"A key difference [with finger-prick] sampling, in contrast to conventional blood and urine controls, [is that it] can be done quickly, easily and with minimal stress on the athletes," says Professor Mario Thevis, the head of the Cologne doping control laboratory.

Thevis sees great advantages in this method, and adds, "In addition to the simplified sampling, further advantages of DBS are the stability of the substances to be tested in the dry state, the more cost-effective transport and the information on the quantities of active substances in the athletes' blood, which is particularly beneficial for substances that are only forbidden during competitions."

More Doping Tests Will Become Possible

WADA Science Director Rabin even goes one step further, saying that It is now also easier to test unstable substances or to test more athletes worldwide.

“We want to promote this [dried blood testing approach] because many substances are more easily detectable in the blood than in the urine. And with the implementation of DBS, we can detect many substances better. Blood is a reactive matrix and is alive, [but when you put liquid blood in a test tube], it degrades over time. This makes it difficult to take samples in many parts of the world. Today we can take samples all over the world with dried blood."

The road to recognition of DBS as a viable method for anti-doping was very long. When Thomas Bach, President of the International Olympic Committee, announced the introduction of dry blood analysis in October 2019, it was the culmination of a long development process. He stated:

“We have been informed by WADA that [dried] blood drop analysis will be available for Tokyo 2020 as early as 2020. We think this, along with the long-term storage program, is a stricter and [more] deterrent anti-doping program. Blood drop analysis will also be introduced by the summer games."

Blood Analysis Can Also Convict Dopers
Testosterone doping is a widespread and effective form of sports fraud. Women in particular have a good chance of getting away with the fraud because exogenous testosterone has not yet been detected in the urine.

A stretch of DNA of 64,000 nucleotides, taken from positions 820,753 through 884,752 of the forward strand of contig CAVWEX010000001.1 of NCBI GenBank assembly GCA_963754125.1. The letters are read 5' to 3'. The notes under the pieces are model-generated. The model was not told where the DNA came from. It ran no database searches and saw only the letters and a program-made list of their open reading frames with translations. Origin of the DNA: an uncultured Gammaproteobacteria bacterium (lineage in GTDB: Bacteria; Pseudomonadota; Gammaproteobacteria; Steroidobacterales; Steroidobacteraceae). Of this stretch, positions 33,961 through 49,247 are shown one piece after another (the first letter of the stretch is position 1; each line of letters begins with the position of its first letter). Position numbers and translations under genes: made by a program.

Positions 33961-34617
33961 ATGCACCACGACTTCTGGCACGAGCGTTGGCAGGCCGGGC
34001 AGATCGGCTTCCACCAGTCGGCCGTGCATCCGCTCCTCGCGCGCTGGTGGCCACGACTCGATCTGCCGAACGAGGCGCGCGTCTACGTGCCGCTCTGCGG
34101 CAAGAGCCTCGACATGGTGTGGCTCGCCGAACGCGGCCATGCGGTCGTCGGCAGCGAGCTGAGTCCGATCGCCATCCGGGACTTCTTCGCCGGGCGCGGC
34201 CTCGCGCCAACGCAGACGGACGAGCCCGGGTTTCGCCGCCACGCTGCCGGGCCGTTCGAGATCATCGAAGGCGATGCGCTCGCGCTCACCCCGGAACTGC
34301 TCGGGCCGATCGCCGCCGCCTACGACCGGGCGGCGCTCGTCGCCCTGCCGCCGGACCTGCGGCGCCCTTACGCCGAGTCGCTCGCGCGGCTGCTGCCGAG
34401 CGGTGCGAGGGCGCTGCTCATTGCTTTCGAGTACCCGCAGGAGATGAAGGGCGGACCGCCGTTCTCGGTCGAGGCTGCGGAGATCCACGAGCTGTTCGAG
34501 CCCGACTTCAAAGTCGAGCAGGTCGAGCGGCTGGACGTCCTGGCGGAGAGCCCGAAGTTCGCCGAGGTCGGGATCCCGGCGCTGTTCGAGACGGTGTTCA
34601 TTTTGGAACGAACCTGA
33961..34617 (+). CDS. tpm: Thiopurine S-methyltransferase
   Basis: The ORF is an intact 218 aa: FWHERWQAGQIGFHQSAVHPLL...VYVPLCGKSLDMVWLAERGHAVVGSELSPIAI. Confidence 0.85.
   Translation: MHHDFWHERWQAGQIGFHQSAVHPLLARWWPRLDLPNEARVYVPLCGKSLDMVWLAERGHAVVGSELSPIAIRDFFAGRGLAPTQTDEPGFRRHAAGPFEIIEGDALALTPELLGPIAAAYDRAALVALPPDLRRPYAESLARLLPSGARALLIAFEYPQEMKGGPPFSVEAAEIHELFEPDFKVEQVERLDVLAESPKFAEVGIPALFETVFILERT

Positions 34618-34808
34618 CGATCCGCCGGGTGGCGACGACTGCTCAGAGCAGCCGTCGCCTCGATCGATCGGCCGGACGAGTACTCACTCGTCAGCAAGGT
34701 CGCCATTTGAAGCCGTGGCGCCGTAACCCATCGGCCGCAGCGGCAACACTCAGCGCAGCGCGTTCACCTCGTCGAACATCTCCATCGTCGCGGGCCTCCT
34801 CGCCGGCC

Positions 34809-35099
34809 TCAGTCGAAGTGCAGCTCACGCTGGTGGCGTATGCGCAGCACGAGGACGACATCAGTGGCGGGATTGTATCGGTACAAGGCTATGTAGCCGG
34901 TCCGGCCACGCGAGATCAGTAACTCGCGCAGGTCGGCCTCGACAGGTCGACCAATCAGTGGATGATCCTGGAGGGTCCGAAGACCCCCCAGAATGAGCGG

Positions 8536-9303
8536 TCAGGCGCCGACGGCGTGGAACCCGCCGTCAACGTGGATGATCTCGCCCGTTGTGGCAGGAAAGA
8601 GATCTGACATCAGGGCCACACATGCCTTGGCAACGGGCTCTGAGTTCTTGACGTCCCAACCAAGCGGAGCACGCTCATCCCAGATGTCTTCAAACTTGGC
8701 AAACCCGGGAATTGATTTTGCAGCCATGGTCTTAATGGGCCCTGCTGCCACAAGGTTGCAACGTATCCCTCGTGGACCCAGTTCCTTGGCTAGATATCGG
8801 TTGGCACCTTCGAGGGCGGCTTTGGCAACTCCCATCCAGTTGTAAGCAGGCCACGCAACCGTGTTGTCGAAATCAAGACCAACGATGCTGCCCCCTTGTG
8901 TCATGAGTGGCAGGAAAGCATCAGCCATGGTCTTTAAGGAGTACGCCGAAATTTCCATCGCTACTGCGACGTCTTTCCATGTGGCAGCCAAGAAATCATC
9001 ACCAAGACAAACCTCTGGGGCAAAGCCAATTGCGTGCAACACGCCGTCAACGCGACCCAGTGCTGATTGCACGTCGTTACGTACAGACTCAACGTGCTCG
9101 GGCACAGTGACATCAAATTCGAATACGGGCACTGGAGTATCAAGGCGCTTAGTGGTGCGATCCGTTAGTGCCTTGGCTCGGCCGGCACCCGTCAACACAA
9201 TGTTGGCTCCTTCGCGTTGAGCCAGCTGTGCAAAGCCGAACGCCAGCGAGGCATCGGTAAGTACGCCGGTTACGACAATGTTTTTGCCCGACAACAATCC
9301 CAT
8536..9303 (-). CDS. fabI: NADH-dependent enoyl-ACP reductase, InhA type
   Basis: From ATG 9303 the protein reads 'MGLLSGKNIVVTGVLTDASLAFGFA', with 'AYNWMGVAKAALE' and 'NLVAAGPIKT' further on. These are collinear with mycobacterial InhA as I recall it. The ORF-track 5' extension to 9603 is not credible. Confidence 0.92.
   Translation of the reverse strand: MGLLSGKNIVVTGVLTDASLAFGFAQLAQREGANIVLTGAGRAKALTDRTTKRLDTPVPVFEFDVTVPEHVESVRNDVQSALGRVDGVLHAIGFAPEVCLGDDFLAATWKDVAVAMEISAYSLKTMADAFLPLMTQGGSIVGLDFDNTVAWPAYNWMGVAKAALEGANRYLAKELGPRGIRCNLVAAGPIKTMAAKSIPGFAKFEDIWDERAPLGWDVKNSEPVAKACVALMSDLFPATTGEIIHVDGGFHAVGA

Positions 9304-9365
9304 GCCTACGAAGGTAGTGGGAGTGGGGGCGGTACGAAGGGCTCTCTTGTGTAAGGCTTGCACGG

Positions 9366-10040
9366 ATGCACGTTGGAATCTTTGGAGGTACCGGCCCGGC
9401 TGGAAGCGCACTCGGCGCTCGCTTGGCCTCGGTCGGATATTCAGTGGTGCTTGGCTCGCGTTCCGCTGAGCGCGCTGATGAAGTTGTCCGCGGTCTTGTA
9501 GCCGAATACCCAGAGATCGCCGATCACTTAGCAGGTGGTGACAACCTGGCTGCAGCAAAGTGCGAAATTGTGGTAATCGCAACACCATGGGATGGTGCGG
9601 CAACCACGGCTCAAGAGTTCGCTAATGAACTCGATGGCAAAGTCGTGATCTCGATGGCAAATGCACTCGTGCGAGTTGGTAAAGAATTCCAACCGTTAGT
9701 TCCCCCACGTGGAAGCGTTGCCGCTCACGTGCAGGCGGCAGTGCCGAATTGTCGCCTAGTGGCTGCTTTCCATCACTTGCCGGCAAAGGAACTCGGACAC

The National Anti-Doping Organizations in Germany, Switzerland and the USA had already gained years of experience with dried blood collection and analysis. The story begins in the 1950s when DBS was used in a clinical setting (initially to test newborns for congenital diseases using heel-stick DBS blood sampling).

In anti-doping research, the DBS method wasn’t adopted until the early 2000s. By 2010, it was possible to detect numerous substance classes using DBS. But formal framework conditions must be in place for implementation in compliance with the regulations.

"A very complex job"
Olivier Rabin explains the principle of the A and B samples, as well as the sealed transport and storage options for the verification of validity. Rabin states, “We look for hundreds of substances in anti-doping tests. We have to validate hundreds of substances, a very complex job. That means we test different classes of substances, and we have to make sure that the analyses are good enough and sufficiently sensitive. [This is] so that the results are legally valid. And now we are entering a phase of routine analysis. Until now it was all just research."

This Newsroom post is curated content and was translated from the original German-language source. Any discrepancies in the English-language version from the German are the fault of this editor. For details in German, please refer to the original news here.

Review resources for toxicology labs on analyzing microsamples to screen for drugs, alcohol, and other substances!